Archaeological projects at Bard, with students as technicians, average once a year as cultural resource investigations, a part of the College’s environmental impact assessment in advance of its major ground disturbances for buildings, pavings, etc. Lindner designs exhibits about this work, such as the ‘Gardener’s Lodge’ panel on Blithewood Avenue, ‘Bardaeology’ in the upstairs Hegeman hallway, and rotating displays at the Library. The Bard Lands have become the most archaeologically known terrain in this region of New York. They figure prominently in a 2011 chapter by Lindner in The Environmental History of the Hudson Valley, a book published by State University of New York press. A result of his long-term study for the NYS Dept. of Environmental Conservation is the panel Archaeology of Fishing along the Estuary on the Greenway Trail at the edge of Tivoli South Bay. It is also curated as an online exhibit on the website: inside.bard.edu/archaeology. Its poster, developed in conjunction with the Mohican studies group of the Native American Institute affiliated with the New York State Museum, is used in the local schools, with curricula Lindner designed with teachers to foster stewardship of archaeological sites. Lindner’s fall lab science course ‘Field Methods in Environmental Archaeology’ provides Bard students experience in Cultural Resource Management [CRM], the field in which most current practitioners work. His spring humanities course ‘Historical Archaeology’ has its focus on adaptations in the Bard area over the last three centuries, particularly in regard to the first substantial German American settlement on this continent. Its results are the present center frame of the website above. A collaborative project with the Germantown history department and library has stimulated community awareness, with the result of local grant-funded summer field schools in historical archaeology and multiple exhibits to display discoveries. A similar project with the Black History Committee of the Dutchess County Historical Society has explored Guineatown in Hyde Park, an African American community around 200 years ago. A summary of its findings will appear as a chapter in the forthcoming book Race in the Northeast: Archaeological Studies of Racialization, Identity, and Memory to be published by the Society for Historical Archaeology. Lindner served as president of the New York Archaeological Council, the state’s professional organization that mediates the practice of CRM within the NYS Environmental Quality Review Act. He led the local site preservation NGO, Hudson River Heritage, in its long-term effort to protect against inappropriate development near the waterfront for 16 miles with Bard at its center. He has worked as consultant for local citizen groups; municipalities, such as the towns of Rhinebeck and Pine Plains; and the National Park Service at the Roosevelt estate in Hyde Park.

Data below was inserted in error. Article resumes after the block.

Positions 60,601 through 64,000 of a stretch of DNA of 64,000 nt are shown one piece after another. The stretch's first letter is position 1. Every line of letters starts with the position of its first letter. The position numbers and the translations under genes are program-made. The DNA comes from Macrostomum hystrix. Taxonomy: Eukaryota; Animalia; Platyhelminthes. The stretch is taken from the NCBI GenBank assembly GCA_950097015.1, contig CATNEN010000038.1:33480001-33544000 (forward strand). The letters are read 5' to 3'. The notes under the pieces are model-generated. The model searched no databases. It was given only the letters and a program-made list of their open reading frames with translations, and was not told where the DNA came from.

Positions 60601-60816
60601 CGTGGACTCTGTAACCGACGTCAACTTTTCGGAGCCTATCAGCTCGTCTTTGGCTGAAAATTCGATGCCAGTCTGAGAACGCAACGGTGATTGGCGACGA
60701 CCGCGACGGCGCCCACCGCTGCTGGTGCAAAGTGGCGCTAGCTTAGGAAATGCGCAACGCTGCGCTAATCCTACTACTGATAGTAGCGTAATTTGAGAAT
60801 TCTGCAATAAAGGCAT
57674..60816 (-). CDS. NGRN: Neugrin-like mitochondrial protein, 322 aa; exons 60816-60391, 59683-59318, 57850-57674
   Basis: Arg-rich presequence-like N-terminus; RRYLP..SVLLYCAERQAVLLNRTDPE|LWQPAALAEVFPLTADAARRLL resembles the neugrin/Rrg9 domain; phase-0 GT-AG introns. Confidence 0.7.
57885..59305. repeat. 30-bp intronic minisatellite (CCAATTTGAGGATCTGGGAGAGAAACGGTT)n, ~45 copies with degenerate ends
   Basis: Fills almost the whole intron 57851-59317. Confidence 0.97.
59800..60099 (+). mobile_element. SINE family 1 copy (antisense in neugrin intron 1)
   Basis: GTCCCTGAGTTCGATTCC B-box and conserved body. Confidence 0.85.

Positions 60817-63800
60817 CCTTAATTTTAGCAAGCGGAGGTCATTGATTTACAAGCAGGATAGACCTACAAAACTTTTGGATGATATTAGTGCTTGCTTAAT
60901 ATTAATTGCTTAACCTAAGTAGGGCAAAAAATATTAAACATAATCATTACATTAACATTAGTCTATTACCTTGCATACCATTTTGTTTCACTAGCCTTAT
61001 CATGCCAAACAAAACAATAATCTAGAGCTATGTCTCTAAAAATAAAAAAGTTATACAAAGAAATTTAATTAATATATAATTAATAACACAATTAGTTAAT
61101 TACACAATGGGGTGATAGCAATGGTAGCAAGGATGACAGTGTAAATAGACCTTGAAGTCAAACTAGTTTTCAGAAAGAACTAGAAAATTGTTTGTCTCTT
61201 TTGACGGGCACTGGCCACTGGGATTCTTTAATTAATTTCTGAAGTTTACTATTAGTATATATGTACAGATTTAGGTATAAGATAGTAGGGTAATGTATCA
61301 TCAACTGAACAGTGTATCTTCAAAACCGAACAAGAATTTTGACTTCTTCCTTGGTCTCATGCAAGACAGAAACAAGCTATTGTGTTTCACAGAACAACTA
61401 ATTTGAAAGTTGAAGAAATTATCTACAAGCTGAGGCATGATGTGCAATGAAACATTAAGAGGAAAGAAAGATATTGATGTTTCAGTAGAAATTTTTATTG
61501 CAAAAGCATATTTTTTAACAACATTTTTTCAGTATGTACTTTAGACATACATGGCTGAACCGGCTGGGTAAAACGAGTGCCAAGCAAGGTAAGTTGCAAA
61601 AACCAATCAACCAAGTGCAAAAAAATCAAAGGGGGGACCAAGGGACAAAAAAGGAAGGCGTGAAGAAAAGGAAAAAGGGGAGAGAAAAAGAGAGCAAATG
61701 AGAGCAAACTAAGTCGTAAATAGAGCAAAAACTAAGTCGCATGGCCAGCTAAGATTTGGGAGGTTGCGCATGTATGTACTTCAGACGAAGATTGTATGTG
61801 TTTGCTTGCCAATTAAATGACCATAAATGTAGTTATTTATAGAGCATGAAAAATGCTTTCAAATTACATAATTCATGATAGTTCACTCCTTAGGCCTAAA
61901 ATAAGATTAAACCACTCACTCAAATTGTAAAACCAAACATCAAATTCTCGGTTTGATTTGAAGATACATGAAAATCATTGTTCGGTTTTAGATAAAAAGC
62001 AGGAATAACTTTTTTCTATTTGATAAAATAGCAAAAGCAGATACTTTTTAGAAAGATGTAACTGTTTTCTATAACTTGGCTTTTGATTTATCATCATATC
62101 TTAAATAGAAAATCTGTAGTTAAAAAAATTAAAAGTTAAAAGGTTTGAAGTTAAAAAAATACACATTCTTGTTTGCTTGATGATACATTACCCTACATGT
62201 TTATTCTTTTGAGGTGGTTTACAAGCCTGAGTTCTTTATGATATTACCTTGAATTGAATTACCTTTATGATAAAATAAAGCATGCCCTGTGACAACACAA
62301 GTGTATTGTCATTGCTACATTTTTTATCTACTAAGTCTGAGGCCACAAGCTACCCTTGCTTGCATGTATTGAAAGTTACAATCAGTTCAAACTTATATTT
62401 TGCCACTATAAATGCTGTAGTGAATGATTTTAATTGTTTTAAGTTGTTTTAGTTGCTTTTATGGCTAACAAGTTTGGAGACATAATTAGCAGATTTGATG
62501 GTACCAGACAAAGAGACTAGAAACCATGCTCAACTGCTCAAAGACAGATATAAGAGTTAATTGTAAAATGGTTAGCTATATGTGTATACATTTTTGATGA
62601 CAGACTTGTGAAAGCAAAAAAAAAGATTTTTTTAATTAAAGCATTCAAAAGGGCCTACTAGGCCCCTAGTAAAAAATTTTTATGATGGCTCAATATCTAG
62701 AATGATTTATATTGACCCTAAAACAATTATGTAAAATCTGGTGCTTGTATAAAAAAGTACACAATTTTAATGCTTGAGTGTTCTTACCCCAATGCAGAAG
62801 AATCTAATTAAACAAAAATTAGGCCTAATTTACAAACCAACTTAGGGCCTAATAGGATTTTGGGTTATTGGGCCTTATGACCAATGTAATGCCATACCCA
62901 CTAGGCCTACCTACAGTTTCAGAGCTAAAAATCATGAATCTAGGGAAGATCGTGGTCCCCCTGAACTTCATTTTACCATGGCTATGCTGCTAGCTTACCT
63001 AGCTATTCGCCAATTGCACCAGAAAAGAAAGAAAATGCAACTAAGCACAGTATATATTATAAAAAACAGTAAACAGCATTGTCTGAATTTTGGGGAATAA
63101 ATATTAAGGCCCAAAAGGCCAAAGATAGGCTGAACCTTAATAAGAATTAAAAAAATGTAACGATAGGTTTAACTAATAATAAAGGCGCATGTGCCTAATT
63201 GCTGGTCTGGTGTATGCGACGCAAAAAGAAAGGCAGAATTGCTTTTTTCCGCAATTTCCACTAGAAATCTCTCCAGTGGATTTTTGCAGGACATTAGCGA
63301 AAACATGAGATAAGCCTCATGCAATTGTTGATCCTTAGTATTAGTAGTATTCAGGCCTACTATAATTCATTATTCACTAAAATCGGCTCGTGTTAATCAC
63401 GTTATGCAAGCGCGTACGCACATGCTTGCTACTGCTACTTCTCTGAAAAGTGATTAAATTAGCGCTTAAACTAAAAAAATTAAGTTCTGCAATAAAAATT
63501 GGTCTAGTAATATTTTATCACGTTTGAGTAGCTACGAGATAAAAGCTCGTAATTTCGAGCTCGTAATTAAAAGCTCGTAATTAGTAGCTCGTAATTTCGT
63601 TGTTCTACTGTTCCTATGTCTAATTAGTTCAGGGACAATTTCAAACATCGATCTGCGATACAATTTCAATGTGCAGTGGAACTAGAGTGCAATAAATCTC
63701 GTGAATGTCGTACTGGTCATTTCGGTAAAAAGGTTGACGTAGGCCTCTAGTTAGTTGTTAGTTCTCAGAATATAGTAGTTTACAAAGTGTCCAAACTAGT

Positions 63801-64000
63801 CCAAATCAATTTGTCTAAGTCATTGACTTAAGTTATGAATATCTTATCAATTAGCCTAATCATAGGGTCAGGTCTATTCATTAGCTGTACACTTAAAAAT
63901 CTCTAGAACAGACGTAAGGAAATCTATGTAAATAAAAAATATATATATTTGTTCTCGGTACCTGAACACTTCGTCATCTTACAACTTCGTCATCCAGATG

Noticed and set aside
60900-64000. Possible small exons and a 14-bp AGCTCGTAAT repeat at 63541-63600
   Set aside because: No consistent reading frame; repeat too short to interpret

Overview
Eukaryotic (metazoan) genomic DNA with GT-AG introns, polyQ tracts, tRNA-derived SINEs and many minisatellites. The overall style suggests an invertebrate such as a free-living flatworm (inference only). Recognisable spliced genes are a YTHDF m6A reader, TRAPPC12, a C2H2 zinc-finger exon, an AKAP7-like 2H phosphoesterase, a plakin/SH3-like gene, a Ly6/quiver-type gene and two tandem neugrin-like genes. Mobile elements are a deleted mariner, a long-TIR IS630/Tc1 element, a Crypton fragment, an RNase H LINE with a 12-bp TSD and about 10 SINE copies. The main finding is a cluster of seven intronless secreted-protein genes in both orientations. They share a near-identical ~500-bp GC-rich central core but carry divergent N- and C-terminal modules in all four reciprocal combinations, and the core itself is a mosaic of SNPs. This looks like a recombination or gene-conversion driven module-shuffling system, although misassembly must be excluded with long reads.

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Assistant Professor of Sociology and Environmental and Urban Studies
Academic Program Affiliation(s): Environmental and Urban Studies, Sociology
Biography: B.A., Drew University; M.A., Ph.D., Brown University. Areas of specialization: political sociology, urban studies, environmental sociology, globalization and development, qualitative methods, inequality, Brazil, and natural resource management. Author or coauthor of The Civic Imagination: Making a Difference in American Political Life; “Accessing Scarce Resources in the Brazilian Amazon,” in Latin American Research Review (forthcoming); “Disavowing Politics: Civic Engagement in an Era of Political Skepticism,” in American Journal of Sociology; and “Co-Designing and Co-Teaching Graduate Qualitative Methods: An Innovative Ethnographic Workshop Model,” in Teaching Sociology. Conference presentations—on subjects ranging from contested development and Brazil’s Belo Monte Dam to inequality in American civic life—before such organizations as the American Sociological Association, Eastern Sociological Society, Society for the Study of Social Problems, and the Institute of Development Studies in Brighton, England. Has previously taught at Universidade Estadual de Campinas, São Paulo, Brazil; and Brown University. Has also served as special lecturer at Providence College and as consultant and mentor at the Institute for the Study and Practice of Nonviolence in Providence, Rhode Island. At Bard since 2014.